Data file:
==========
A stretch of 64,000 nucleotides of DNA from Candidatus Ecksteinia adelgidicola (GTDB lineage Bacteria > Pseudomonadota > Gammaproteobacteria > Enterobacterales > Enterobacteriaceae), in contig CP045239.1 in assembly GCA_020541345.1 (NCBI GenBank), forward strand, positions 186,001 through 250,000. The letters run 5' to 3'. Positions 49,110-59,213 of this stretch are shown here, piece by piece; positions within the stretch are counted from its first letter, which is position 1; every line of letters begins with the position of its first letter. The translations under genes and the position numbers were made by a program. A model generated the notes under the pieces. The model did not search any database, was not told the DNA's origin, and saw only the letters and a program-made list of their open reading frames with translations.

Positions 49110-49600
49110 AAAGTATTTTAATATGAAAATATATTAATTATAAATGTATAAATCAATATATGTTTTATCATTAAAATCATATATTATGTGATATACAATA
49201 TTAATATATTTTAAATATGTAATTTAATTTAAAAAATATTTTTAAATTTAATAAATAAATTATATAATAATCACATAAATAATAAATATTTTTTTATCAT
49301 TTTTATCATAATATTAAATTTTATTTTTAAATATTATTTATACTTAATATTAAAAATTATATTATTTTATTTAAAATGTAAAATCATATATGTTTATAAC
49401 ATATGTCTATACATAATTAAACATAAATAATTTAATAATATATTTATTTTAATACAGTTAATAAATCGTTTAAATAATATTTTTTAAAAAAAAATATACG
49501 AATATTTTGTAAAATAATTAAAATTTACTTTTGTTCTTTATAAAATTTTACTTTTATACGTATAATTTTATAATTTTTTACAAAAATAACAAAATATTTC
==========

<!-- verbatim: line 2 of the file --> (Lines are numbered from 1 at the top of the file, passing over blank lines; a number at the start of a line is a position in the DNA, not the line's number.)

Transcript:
Positions 49110-49600